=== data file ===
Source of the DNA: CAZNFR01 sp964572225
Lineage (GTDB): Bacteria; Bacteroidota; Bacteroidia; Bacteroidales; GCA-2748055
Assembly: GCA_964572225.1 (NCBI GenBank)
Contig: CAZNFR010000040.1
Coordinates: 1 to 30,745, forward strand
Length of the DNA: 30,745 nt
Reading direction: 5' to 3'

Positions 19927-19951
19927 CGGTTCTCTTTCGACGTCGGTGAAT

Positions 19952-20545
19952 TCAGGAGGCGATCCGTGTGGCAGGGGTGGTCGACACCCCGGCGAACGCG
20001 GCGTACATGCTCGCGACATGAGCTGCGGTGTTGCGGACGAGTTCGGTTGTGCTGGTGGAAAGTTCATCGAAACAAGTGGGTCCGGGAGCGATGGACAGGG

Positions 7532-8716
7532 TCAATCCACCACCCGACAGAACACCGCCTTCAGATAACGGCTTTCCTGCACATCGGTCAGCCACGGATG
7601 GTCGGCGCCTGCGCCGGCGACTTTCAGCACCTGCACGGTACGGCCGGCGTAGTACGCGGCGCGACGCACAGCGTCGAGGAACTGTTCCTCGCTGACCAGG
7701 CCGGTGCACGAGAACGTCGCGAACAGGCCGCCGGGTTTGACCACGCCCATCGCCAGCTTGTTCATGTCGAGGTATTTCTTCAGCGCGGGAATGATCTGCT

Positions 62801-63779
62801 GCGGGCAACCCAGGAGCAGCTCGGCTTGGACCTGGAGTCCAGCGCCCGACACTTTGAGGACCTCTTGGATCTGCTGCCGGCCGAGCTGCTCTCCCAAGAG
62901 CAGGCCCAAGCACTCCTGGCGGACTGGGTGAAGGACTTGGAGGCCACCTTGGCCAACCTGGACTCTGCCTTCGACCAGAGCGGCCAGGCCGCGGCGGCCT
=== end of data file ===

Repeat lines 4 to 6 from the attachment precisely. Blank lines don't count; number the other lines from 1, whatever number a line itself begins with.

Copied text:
Contig: CAZNFR010000040.1
Coordinates: 1 to 30,745, forward strand
Length of the DNA: 30,745 nt